Andrew Scheer says he has removed Michael Cooper from the justice committee over comments the Conservative member of Parliament made earlier in the week.

The Tory leader says it was "insensitive and unacceptable" for Cooper to quote the suspected Christchurch shooter to a Muslim witness during a parliamentary hearing.

Cooper has apologized for reading an excerpt from a manifesto written by Brenton Tarrant, accused of killing 51 people at two New Zealand mosques, to the witness.

He says he "quoted the words of a white supremacist anti-Muslim mass murderer in an ill-advised attempt to demonstrate that such acts are not linked to conservatism."

Cooper says he should not have said those words or named the perpetrator.

Scheer says he told Cooper, who represents St. Albert-Edmonton, that as a consequence of his actions he will no longer sit on the justice committee.

He also says he now considers the matter closed.

While I condemn MP Coopers actions wholeheartedly, and would do so for any MP from any party in the same circumstances, one should always, in these situations take a rigorous inventory of one's own deeply embedded racial stereotyping, and the almost unconscious verbal and physical reactions we have when confronting the all to common incidences of prejudice and bigotry. Not one of us, of whatever colour, "race", religion or political persuasion is free of the ancient biological wariness of "the other". That wariness exists and is expressed in a wide spectrum of behaviour, from extremist violence to polite dismissal. The victims of such fear - for that is actually what it is, cannot help but be affected. That is how the evolutionary fight or flight mechanism is supposed to work. For some people, the pre-frontal rational brain is unable to overcome this fear.

Modern education is proving to be no match for the more volatile and violent extremist reactions, now globally amplified by the so-called social media. There is evidence from various observers/scholars that the global rise of anxiety underlies much of the equally global rise in mental aberration. Between the climate and the overcrowding/overconsumption of the human species we are driving ourselves "crazy" - with fear.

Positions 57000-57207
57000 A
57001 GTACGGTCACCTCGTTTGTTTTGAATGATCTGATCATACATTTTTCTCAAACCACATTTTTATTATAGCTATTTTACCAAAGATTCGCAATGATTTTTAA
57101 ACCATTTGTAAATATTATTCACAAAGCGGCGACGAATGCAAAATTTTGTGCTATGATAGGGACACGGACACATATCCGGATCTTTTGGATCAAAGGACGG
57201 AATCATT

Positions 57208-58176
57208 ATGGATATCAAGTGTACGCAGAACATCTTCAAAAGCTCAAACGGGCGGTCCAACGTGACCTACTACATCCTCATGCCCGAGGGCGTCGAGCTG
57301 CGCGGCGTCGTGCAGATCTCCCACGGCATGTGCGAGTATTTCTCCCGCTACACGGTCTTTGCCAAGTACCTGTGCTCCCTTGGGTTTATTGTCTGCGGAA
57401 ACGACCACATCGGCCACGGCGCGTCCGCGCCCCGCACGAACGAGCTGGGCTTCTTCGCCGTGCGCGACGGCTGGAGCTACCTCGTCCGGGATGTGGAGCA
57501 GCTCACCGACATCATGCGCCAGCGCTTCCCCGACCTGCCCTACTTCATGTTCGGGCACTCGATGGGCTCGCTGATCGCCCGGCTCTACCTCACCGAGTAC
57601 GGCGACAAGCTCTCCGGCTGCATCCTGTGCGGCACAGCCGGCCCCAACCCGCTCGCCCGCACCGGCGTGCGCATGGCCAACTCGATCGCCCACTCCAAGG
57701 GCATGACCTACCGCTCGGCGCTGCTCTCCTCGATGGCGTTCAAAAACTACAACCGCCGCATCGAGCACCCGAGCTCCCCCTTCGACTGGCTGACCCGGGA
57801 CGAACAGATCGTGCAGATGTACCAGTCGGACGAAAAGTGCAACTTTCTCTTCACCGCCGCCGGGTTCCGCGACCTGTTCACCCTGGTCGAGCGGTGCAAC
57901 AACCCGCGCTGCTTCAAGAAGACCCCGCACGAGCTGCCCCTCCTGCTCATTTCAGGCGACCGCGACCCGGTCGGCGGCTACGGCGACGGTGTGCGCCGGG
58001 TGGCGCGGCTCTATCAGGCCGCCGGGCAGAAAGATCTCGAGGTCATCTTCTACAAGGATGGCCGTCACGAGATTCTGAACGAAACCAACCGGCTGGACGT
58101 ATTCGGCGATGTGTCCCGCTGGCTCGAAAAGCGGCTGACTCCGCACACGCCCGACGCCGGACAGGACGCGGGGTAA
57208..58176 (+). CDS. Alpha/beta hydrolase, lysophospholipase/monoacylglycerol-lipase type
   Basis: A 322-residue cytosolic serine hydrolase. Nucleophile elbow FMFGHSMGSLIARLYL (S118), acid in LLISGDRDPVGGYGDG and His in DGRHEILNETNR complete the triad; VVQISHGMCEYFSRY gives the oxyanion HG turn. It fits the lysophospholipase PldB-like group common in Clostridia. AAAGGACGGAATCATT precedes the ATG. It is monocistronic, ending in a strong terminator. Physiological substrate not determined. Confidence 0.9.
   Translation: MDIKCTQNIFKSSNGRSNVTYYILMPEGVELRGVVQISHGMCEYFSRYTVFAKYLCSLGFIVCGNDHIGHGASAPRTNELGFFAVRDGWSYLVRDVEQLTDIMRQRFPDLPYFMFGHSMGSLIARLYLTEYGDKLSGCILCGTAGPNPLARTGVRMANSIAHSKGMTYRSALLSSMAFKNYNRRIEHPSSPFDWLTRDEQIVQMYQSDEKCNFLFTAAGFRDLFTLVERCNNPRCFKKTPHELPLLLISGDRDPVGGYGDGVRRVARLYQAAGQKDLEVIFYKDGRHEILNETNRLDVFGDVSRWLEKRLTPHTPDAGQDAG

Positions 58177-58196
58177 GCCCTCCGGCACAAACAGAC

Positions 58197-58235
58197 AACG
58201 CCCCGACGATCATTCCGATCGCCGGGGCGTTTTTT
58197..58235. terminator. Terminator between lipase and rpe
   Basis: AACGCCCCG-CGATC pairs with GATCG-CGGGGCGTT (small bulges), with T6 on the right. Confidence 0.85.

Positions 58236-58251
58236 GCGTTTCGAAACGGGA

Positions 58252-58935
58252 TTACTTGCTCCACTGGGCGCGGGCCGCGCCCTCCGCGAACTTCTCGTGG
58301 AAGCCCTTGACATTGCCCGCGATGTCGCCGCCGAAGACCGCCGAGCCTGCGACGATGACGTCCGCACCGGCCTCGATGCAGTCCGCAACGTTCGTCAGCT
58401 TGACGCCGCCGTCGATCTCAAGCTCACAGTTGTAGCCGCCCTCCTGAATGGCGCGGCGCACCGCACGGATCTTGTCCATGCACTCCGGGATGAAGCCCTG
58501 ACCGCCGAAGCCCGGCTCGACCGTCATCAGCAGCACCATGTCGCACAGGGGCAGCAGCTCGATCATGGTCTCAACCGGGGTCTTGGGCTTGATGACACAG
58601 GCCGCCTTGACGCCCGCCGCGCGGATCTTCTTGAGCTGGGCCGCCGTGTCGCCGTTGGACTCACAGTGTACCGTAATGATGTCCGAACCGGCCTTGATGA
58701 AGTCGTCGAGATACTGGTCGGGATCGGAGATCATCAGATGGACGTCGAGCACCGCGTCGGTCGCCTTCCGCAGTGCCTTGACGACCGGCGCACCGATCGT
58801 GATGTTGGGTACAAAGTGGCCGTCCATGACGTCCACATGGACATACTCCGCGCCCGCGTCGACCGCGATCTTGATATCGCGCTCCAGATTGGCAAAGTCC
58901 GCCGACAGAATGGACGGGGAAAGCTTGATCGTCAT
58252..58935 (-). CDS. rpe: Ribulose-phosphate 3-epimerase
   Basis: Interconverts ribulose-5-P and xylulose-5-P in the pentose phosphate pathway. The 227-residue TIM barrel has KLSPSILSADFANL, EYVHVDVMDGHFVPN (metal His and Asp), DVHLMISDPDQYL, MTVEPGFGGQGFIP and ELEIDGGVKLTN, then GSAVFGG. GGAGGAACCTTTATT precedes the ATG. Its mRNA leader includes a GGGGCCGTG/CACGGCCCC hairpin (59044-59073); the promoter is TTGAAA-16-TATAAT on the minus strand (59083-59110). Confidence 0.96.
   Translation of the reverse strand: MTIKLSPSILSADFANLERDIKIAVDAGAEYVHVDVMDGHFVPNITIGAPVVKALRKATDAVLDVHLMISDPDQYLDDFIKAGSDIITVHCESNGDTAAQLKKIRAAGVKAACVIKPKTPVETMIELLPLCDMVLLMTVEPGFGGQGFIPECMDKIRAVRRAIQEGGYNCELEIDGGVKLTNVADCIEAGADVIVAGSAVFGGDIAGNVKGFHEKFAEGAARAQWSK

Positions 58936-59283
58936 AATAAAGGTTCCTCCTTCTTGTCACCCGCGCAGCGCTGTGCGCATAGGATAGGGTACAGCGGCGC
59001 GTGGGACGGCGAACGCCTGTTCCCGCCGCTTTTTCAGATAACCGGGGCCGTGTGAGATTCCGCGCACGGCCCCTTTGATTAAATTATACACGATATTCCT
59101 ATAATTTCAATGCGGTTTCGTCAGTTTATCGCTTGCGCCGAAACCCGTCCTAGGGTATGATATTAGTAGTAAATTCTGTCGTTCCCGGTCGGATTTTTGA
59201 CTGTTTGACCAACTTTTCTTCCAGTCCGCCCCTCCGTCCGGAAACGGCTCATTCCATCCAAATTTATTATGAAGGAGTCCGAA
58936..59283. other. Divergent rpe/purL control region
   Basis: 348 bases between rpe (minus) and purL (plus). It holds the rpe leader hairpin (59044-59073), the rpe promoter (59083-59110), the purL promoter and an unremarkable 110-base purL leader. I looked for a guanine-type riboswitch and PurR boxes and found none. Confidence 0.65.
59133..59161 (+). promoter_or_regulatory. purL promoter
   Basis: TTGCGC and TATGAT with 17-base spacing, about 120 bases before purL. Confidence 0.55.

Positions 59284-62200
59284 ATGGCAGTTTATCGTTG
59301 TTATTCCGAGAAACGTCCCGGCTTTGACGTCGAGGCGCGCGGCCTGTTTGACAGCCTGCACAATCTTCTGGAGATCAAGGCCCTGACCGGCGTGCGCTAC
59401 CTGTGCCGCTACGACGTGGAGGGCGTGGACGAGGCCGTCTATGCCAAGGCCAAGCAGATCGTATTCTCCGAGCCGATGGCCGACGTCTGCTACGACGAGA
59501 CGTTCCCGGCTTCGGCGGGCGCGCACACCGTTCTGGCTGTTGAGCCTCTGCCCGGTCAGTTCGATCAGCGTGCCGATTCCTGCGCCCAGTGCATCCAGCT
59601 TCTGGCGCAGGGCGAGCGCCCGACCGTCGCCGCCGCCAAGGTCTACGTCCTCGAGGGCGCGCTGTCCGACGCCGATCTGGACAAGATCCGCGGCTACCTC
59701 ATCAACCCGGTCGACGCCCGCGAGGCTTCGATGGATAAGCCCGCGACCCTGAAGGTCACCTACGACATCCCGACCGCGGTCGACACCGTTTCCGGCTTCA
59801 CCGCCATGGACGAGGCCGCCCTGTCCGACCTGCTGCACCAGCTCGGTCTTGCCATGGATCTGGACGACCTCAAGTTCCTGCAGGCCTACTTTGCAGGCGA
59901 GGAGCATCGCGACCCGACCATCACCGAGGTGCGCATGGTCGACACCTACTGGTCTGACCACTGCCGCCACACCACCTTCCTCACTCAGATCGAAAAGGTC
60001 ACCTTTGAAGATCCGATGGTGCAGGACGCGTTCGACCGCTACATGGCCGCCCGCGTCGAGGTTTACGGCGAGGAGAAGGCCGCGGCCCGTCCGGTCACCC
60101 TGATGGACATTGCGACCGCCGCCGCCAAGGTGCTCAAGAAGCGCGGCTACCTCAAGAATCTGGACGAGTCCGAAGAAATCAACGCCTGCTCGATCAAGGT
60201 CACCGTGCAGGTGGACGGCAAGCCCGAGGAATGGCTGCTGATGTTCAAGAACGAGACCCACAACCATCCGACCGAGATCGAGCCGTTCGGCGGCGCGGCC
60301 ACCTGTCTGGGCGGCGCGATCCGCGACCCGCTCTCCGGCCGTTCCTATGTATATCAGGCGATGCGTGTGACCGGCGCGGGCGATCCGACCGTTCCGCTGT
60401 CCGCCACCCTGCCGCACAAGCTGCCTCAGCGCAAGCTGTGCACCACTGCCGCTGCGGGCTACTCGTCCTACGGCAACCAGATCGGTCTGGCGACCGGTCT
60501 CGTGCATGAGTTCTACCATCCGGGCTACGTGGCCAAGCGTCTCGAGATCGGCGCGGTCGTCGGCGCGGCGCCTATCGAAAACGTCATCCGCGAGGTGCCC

Which is why Mr. Cooper's ill-considered remarks, which are part of the age old defamation of "the other" is so serious. If we are to survive on this people choked planet, we have no option but to learn to live cheek by jowl with the other inhabitants of our terrestrial spaceship. That includes the insects and microbes we endlessly seek to eradicate right up to the top predators. Evolution is the blind and amoral force, like gravity, that governs our existence. We cannot stop its workings except by total annihilation.

Excellent comment. While I don't actually disagree with any of it as such, I do have a bit of a caveat. While it's true that 'Not one of us, of whatever colour, "race", religion or political persuasion is free of the ancient biological wariness of "the other"', the fact remains that some political persuasions are dedicated to actively encouraging that feature in people and others are not, or are even dedicated to overcoming it.
And while Mr. Cooper was ill-advised in using the particular material he chose to quote to make the point he was making, not to mention wrong to talk obnoxiously and disrespectfully in other ways a that time, he was also simply wrong. The idea that conservatism and white supremacy are not related is an understandable argument for a conservative to make and I'm not going to say they have no right to make it. But in fact it's clear that white supremacy, racism, and fear and hatred of "others" in general have been closely entwined with conservatism and the right ever since there was such a thing. It has crept into other ideologies, but no other ideology has made that one of their cornerstones. Where people who deplore fascists (of the far right) usually call out fascist racism, sexism, killing of gays and so forth, people who deplore communists (of the far left) point out things like Stalinist atrocities which were not generally race-based.
And to this day, you don't see white supremacists hanging around the edges of the NDP the way you see them hanging around the edges of Kenney or Scheer or Ford's parties.

Perfectly put.